• Lyme Disease in Wisconsin 1999-2001

     

    Lyme disease cases have increased in number and spread throughout the state over time. Lighter colors indicate fewer cases and darker colors indicate more cases.

  • Lyme Disease in Wisconsin 2002-2004

     

    Lyme disease cases have increased in number and spread throughout the state over time. Lighter colors indicate fewer cases and darker colors indicate more cases.

  • Lyme Disease in Wisconsin 2005-2007

     

    Lyme disease cases have increased in number and spread throughout the state over time. Lighter colors indicate fewer cases and darker colors indicate more cases.

  • Lyme Disease in Wisconsin 2008-2010

     

    Lyme disease cases have increased in number and spread throughout the state over time. Lighter colors indicate fewer cases and darker colors indicate more cases.

 

 How is Lyme disease spread to humans?

Lyme disease is spread to humans through the bite of an infected deer tick.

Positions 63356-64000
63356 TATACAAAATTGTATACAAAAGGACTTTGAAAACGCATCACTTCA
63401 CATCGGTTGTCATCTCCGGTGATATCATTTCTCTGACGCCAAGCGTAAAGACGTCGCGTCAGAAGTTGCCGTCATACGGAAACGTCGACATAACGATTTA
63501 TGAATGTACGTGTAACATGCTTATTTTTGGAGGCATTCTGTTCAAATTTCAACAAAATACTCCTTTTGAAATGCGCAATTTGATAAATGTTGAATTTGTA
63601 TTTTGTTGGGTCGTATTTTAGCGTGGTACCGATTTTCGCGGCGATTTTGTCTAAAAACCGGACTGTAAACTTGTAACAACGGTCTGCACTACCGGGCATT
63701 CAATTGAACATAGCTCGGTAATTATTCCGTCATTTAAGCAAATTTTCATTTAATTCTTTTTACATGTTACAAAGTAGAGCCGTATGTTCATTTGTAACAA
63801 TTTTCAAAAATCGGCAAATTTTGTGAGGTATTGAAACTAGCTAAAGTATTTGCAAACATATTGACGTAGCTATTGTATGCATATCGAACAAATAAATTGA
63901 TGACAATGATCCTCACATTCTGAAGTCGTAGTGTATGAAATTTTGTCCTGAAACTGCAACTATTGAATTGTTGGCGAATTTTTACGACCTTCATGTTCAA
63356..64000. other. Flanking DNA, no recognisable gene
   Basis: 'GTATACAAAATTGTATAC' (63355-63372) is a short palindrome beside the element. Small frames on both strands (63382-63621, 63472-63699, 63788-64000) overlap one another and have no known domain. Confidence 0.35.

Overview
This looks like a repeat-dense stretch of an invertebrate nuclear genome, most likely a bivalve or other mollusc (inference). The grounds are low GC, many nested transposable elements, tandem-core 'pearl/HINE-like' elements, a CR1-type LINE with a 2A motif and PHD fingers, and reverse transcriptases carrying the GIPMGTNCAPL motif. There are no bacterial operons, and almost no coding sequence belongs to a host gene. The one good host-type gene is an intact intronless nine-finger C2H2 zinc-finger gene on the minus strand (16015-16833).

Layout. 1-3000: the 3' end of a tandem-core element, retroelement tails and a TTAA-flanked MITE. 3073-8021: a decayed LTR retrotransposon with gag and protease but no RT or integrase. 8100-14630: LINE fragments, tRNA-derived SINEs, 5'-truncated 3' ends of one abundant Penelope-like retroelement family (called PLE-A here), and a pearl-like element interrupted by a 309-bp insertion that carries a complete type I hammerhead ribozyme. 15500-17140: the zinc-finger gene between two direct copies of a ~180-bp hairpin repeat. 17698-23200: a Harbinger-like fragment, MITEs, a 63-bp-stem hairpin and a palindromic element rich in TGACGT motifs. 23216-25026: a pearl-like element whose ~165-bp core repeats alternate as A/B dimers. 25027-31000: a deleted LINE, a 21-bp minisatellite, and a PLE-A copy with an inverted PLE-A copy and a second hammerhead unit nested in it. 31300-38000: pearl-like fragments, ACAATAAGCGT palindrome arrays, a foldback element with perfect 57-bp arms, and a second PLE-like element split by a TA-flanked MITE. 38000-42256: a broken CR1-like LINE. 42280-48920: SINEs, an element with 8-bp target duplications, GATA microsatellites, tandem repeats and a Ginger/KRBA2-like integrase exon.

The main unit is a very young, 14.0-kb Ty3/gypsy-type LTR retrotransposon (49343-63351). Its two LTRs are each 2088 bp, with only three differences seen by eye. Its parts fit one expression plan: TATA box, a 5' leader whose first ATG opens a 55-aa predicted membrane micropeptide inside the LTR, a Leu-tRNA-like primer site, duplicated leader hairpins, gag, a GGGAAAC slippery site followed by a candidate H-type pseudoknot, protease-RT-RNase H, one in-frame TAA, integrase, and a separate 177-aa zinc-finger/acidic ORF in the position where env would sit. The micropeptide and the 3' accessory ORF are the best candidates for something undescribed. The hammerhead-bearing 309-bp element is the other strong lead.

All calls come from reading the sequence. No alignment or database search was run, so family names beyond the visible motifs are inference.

• A tick must be attached for at least 24 hours to spread Lyme disease to a person. It is important to remove ticks as soon as they are found to prevent illness.
  • Most humans are infected by immature ticks, called nymphs.Tick rests on a leaf
    • Nymphs are very small, about the size of a poppy seed. They are difficult to see, and most people may not feel their bite. This makes them harder to remove promptly.
    • Nymphs are most active during the spring and early summer.
  • Adult ticks also spread Lyme disease.
    • Adults are much larger than nymphs, and are more likely to be found and removed before the bacteria are spread to the person.
    • Adult ticks are most active during the cooler months.